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Regent's Attempt to Form Arts Task Force Hits Roadblock

Only three people showed up at a meeting on Wednesday to discuss ways to incorporate the arts in the Riverview event venue.

A goodwill effort to get the arts community involved with The Regent fell short this week when only three people showed up for a meeting with Regent representatives Wednesday.

According to Marsh Rainey, attorney for the Brandon Community Advantage Center board of directors, which operates The Regent’s ballroom and downstairs meeting facility, about 25 to 30 local artists were invited to sit down with board members Heather Stump-Ochalek and Antonio Amadeo to discuss ways the board could work with the local arts community. The three people who attended the meeting are involved in the arts but are not artists.

“They were disappointed at the turnout,” said Rainey. “They’re really making an attempt to reach out to the art community.”

The Regent, located at 6437 Watson Road, Riverview, was constructed with $7 million in federal, state and county tax money to provide a venue for large Brandon gatherings. However, since opening the facility in January, the Brandon Community Advantage Center board of directors has received criticism for focusing on renting the facility for weddings and private parties instead of community events.

In an effort to change that perception of The Regent, said Rainey, the board has been reaching out to community groups interested in using the building.

The local art community is among those that have taken the board to task for its lack of community involvement. Winthrop town artist and public arts advocate Bryant Martinez, who received an invitation to Wednesday’s meeting but was unable to attend.

"I'd like to be involved in the future," said Martinez. "But I just wasn't able to make it to this meeting."

He and fellow Brandon artists have criticized The Regent's board for purchasing two commercially made statues to adorn the 10,000-square-foot ballroom rather than using the work of local artists.

According to Rainey, the board spent about $35,000 on decorative accents for the building including the two statues.

“That’s not a lot of money when you’re talking about a $7 million project,” said Rainey.

Nevertheless, some local artists believe the funds would have been better spent purchasing works by local artists.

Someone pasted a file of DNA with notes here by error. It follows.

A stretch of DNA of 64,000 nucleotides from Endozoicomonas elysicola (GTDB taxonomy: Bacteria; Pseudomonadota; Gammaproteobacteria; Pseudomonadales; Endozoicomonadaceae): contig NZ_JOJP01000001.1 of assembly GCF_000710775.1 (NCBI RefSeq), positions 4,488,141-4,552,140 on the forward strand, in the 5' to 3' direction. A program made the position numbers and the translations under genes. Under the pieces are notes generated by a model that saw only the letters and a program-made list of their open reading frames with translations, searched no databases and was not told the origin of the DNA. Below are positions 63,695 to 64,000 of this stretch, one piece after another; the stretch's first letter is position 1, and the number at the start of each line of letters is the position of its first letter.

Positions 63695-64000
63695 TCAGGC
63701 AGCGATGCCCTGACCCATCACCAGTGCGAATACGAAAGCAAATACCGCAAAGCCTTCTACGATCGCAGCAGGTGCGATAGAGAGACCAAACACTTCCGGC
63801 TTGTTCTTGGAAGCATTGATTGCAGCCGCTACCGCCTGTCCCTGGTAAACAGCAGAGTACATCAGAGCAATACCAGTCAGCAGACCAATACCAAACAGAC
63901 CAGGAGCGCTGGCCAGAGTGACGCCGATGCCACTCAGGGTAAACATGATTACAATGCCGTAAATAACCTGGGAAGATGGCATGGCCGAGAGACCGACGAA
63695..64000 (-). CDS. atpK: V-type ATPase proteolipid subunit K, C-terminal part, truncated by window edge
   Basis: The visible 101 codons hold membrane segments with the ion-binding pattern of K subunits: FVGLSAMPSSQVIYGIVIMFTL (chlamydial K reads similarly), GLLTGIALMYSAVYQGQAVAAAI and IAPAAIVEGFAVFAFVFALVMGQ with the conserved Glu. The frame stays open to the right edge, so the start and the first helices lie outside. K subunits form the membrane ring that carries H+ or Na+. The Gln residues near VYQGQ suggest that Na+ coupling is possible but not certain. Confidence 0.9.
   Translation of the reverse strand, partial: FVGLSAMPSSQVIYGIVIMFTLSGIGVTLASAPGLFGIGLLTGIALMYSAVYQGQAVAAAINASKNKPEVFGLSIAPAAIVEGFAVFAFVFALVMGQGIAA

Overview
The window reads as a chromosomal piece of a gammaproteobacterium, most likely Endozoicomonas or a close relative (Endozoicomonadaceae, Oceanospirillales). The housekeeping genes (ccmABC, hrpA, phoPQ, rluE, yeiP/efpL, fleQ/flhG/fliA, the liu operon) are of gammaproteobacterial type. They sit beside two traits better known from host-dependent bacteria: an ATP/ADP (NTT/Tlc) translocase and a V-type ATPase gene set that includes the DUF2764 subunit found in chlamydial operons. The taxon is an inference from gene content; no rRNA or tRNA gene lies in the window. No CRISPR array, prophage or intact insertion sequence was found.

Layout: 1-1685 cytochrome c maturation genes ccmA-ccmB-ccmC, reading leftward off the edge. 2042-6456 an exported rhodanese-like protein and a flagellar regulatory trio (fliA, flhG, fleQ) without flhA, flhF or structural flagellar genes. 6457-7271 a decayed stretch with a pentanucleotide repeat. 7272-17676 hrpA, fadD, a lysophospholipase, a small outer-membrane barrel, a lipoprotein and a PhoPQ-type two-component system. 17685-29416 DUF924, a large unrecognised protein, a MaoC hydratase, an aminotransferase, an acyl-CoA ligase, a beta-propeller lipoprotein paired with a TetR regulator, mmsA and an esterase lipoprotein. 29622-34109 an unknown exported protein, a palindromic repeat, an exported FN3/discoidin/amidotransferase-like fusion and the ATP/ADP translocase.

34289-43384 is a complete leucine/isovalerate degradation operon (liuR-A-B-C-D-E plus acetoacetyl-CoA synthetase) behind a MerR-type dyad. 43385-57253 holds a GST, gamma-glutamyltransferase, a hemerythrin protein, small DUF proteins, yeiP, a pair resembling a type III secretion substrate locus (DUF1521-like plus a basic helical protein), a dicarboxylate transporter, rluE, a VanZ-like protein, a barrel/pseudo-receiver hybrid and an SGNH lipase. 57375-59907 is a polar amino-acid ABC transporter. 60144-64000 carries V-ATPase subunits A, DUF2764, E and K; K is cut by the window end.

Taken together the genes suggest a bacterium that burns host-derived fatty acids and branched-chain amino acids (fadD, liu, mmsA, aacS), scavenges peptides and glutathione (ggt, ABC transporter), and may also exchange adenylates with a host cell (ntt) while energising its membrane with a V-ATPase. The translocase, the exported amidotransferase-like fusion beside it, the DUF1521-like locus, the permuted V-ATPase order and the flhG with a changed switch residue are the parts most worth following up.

In an effort to assuage the concerns of the art community, the Brandon Community Advantage Center board developed a public arts policy for the building and is attempting to form a task force with local artists.

However, Anne Drewry, president of the Greater Brandon Arts Council, and Tim Mandese, president of the Brandon League of Fine Arts, said they weren’t invited to the meeting.

Drewry said Amadeo, a Tampa architect who drew up the public arts policy for The Regent, did contact her about a month ago.

“He said he wanted me to attend a meeting in June,” said Drewry. “I told him to let me know when and where, but he never got back to me. I didn’t even hear about the meeting until the day it was happening, and I didn’t go because I wasn’t invited. They, quote, invited lots of people to the meeting but I don’t know of any artists that were invited. I can’t imagine who was invited.”

Amadeo and Ochalek were unavailable for comment.

Mandese also said he was unaware of any task force meeting at The Regent.

“That’s new to me,” he said. “I certainly wasn’t invited.”

At the meeting, the board members proposed hosting an outdoor art exhibit at The Regent.

“They also talked about hanging some local artwork in public spaces at The Regent,” said Drewry. “But the policy for hanging public art is so bad, I don’t think any artists would be willing to do it. Under the policy, the artists have to pay a fee to exhibit their work as well as pay for installation costs. I don’t know of any artist who would be willing to do that.”

The group also discussed hosting art classes in the downstairs meeting rooms. However, Drewry pointed out that the building isn’t set up for art classes. “There are no sinks to wash out brushes and there’s carpet on the floor so you’d have to put down drop cloths if you were holding a class,” she said.

 “I think the board wants to appear as if it’s doing something for local artists but it makes no sense whatsoever,” said Drewry.

The board has also scheduled its first quarterly public meeting for June 23 at 5:30 p.m. In the meantime, it will be making a concerted effort to reach out to the local arts community, said Rainey.

 

Elizabeth Belcher June 10, 2011 at 08:24 PM
Where did $35,000 come from to buy statues? Hillsborough County authorized money for ONLY for construction. State and Federal funds were ONLY to make it a hurricane shelter (I would like to point out that it is not listed as a hurricane shelter at the county's website). The Regent Center board has admitted that no private funds were used. There was none. And the idea that the Regent Center can hide behind the curtain of "We are a private non-profit" does not fly. Go to the Hillsborough County Website and click on the icon Brandon Community Notebook. On page 187, the Brandon Community Advantage Center agrees to obey the Florida Statute 119 which, if memory serves, is the Sunshine laws. It is way beyond time for a little sunshine to be directed at the books and records of the Regent Center.
Anne drewry June 10, 2011 at 11:10 PM
there is much that needs to be disclosed, discovered , and accounted for!

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